May 18, 2019 / 2:10 AM / 3 months ago

U.S. citizen shot dead in Nicaraguan prison was a Navy veteran, critic of President Ortega

MANAGUA (Reuters) - Eddy Montes, a protestor shot dead in a Nicaragua prison this week, was a naturalized U.S. citizen who served in the Navy, but ultimately returned to the Central American country where he fought for a change in government, his family said.

A Nicaraguan living in Costa Rica holds a portrait of U.S. citizen Eddy Montes while protesting in support of him after he was killed in a prison shooting near Managua where he was held in after his arrest in May last year during months of anti-government protests in Nicaragua, in front of the Nicaragua Embassy in San Jose, Costa Rica, May 17, 2019. REUTERS/Juan Carlos Ulate

Montes died on Thursday after he and other prisoners tried to snatch a gun from a guard while the International Red Cross was visiting the prison, the Nicaraguan interior ministry said, adding that the guard acted in self-defence.

He had been jailed after protesting against Nicaraguan President Daniel Ortega in October last year, during protests that have killed at least 300 people. The protests erupted over welfare benefits but spiralled into a broader movement to oust Ortega, who is serving his third term as president.

Angered by Montes’ death, opposition groups said on Friday that they would stage new protests over the weekend.

The U.S. State Department condemned his death as a killing at the hands of Nicaraguan riot police and urged the government to thoroughly investigate the incident. It also called for other political prisoners to be released.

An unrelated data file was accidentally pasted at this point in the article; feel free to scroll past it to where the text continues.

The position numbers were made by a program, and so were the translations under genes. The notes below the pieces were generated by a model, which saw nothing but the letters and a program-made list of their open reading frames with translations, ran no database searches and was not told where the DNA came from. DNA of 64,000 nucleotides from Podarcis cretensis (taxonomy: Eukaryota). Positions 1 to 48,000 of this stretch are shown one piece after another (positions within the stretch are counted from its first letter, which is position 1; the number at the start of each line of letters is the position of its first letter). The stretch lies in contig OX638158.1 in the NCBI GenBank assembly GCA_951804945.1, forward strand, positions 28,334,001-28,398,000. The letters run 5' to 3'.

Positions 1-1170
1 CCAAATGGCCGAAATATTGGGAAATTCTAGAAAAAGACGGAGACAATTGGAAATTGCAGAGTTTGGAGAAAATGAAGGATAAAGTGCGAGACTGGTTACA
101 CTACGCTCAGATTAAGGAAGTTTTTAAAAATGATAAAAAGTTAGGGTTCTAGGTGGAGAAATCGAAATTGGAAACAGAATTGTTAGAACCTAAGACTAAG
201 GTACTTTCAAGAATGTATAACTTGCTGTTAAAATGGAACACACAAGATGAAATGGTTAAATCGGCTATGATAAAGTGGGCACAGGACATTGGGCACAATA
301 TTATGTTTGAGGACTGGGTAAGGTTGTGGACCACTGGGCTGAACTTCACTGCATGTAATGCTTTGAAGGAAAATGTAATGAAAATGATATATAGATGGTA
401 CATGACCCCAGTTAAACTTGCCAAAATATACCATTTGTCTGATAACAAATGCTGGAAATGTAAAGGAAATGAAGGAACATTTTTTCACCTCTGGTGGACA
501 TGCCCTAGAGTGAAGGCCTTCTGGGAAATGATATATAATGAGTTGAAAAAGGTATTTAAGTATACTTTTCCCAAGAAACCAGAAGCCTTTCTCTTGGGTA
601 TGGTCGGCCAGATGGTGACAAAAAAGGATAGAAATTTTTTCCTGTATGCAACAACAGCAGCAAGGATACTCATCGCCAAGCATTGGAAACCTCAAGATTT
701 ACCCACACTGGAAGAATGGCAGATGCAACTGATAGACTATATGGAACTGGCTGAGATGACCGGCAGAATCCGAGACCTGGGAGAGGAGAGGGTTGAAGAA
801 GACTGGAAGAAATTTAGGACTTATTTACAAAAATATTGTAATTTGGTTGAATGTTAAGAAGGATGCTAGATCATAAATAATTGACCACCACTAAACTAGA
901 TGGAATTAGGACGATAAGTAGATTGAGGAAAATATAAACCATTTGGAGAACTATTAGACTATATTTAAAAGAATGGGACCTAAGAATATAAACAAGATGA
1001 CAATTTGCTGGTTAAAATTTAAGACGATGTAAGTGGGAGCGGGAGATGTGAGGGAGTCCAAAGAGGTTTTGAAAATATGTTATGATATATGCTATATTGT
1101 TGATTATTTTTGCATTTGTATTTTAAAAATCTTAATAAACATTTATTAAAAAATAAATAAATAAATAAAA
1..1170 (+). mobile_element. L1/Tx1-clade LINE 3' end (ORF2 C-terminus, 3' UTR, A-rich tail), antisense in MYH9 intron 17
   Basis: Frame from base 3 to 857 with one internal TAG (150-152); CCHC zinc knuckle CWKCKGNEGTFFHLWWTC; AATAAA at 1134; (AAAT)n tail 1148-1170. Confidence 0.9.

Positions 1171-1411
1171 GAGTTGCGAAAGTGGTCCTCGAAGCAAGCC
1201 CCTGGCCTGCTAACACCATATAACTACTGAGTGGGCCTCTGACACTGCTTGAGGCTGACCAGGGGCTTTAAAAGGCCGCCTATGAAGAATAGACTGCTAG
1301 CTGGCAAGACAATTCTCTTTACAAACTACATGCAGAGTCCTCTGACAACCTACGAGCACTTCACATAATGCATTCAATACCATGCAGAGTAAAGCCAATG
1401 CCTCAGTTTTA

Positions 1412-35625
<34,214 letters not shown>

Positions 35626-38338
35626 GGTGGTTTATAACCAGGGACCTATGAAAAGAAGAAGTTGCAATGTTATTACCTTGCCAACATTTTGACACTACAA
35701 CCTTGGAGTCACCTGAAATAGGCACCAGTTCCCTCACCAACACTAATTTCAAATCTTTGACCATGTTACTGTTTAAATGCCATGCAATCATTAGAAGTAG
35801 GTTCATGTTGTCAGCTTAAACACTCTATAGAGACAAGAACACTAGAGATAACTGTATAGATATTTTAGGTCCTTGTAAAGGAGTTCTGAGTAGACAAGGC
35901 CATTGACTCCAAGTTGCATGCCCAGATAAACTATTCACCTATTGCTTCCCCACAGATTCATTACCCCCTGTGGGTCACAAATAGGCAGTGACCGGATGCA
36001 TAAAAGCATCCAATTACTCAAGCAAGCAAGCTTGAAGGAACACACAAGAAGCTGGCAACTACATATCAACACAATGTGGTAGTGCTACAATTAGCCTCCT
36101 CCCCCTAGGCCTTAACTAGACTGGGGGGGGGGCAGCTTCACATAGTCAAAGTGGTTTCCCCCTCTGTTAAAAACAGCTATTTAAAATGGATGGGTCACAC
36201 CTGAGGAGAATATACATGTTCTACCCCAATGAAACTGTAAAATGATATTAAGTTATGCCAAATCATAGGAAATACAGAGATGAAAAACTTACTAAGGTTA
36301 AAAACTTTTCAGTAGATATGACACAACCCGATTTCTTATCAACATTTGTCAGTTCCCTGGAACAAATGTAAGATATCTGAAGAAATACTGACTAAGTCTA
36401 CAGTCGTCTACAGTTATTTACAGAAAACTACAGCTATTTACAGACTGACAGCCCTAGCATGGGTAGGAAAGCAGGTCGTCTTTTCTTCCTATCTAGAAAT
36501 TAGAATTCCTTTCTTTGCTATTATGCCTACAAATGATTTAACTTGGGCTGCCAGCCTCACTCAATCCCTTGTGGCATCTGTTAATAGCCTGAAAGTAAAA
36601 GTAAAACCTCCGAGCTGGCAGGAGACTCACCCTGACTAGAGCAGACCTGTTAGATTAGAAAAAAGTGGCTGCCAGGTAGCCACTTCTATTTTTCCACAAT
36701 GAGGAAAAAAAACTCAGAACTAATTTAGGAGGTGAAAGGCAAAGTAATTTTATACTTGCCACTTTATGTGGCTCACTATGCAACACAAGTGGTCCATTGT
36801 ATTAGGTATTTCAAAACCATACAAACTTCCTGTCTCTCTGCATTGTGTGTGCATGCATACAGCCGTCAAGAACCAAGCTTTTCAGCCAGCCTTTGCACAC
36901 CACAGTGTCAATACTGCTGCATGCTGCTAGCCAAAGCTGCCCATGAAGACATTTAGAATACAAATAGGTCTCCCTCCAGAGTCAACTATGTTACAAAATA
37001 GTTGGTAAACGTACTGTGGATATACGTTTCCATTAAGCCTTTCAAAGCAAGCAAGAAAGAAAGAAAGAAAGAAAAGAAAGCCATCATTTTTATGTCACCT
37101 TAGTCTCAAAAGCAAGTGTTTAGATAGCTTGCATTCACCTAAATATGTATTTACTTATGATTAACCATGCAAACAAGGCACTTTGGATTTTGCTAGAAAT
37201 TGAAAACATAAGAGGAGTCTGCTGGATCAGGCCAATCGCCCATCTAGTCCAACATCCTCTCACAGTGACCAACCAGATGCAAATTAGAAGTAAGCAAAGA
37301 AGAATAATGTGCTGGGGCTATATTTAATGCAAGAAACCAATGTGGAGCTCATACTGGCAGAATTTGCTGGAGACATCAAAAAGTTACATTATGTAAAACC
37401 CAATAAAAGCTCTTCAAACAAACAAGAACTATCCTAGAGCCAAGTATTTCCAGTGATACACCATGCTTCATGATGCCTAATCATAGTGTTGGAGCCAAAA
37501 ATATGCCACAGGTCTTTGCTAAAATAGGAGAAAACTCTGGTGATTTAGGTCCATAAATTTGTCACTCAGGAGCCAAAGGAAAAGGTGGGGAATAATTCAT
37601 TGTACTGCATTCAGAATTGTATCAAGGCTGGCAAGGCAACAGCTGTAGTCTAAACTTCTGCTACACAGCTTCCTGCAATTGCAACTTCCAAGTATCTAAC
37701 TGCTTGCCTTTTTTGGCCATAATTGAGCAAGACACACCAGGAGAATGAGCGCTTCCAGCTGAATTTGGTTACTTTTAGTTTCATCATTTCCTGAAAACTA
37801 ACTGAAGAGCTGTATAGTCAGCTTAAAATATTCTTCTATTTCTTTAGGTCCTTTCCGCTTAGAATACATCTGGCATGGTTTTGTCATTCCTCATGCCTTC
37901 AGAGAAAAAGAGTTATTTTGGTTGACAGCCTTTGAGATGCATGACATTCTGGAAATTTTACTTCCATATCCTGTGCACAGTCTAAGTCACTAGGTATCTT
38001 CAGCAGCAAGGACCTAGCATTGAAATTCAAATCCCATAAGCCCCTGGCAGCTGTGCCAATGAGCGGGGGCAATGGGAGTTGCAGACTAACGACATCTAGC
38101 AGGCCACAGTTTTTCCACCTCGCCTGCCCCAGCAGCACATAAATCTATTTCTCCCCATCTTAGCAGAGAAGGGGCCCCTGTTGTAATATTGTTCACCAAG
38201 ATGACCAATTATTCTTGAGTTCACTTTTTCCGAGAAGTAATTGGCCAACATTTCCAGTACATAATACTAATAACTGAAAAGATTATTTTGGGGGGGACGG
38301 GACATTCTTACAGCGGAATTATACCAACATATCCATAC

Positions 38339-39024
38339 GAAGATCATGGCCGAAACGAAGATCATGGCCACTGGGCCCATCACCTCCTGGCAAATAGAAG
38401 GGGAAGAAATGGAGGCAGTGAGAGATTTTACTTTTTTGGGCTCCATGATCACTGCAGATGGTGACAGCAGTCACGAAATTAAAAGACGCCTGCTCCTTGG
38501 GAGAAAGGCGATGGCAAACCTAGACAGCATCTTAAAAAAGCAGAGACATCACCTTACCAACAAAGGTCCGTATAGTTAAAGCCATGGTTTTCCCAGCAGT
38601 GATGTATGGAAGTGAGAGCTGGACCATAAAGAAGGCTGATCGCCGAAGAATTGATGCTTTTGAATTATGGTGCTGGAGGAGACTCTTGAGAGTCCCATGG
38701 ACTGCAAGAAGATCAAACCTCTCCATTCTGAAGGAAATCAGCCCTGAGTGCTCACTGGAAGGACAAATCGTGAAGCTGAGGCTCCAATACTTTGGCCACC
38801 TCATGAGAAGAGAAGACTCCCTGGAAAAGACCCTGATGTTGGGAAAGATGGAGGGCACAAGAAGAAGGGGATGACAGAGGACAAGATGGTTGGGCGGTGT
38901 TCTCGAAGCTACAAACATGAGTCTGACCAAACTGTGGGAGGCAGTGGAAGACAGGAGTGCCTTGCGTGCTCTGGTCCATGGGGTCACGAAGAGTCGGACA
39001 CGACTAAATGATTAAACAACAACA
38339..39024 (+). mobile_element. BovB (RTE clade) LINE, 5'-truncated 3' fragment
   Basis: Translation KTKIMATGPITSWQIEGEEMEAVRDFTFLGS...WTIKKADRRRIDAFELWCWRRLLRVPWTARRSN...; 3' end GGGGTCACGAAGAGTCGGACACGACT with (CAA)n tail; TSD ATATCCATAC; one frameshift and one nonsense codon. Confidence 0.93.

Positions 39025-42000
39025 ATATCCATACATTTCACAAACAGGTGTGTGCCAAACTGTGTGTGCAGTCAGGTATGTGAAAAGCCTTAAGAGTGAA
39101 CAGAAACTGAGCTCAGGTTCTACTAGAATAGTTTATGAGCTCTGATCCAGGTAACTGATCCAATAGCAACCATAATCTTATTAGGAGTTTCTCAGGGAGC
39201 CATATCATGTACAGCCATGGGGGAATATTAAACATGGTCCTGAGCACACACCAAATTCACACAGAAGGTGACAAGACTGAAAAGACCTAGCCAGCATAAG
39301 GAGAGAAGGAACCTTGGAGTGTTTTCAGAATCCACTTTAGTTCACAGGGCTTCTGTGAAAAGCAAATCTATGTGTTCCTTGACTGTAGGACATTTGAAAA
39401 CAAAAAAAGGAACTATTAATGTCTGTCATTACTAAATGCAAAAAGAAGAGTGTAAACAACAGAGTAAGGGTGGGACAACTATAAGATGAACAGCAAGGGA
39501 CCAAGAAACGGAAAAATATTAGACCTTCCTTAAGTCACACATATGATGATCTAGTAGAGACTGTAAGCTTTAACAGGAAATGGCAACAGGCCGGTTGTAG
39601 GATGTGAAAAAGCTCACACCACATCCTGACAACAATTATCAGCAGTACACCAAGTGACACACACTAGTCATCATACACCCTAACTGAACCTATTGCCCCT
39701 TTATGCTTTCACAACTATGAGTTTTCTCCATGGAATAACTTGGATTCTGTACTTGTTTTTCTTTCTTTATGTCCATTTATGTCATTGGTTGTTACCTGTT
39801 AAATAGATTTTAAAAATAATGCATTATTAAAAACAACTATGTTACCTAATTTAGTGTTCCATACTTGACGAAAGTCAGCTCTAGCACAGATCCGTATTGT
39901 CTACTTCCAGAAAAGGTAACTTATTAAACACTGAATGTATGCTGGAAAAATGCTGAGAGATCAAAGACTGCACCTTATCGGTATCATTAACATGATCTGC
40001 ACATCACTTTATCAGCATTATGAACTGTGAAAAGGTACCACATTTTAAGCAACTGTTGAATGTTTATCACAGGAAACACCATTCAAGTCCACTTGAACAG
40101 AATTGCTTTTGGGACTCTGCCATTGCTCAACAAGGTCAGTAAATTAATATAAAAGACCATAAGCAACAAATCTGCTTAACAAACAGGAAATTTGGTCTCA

“The lack of justice for these prisoners and for the hundreds of innocent civilians killed by Ortega’s security and parapolice forces shows the regime’s utter disregard for human life and democratic freedoms,” it said in a statement.

The Nicaraguan government prohibited the demonstrations in November last year and have accused the protesters of intending to cause chaos.

Montes had spent much of his childhood and young adult years in the United States, family members say, but returned to Nicaragua in the early 1980s to study medicine. Ortega and his leftist Sandinista party had came to power a year earlier.

In 1984, Montes organised a protest after the Sandinista government passed a law to introduce military service. Gloria Montenegro, his wife of 18 years, said his activism had put him on the radar of the government.

“With those anti-government protests, he became a target [for the government],” Montenegro said, recalling a time during the Cold War when dissidents were backed by the United States and the Nicaraguan government by the former USSR.

“So we fled to Costa Rica and after that to the United States, where he decided to join the U.S. Navy.” Montes was based out of San Diego. Later, he worked in real estate.

Montes returned to Nicaragua in 1993 and bought farmland in his native Matagalpa. It was not long until he joined anti-government protests again.

“He was always seen as an opponent,” said Yader Valdivia, an attorney who once worked with the Nicaraguan Center for Human Rights and is now in exile in Costa Rica. “When the protests began, he began to help by bringing in food, supplies and medicine to the students.”

Jafet Montes, his daughter, who lives in California, said Ortega should be held responsible. “I blame the government, I blame the president, because he controls everything that happens in that country,” she said.

Reporting by Ismael Lopez; Writing by Daina Beth Solomon; Editing by Rosalba O'Brien

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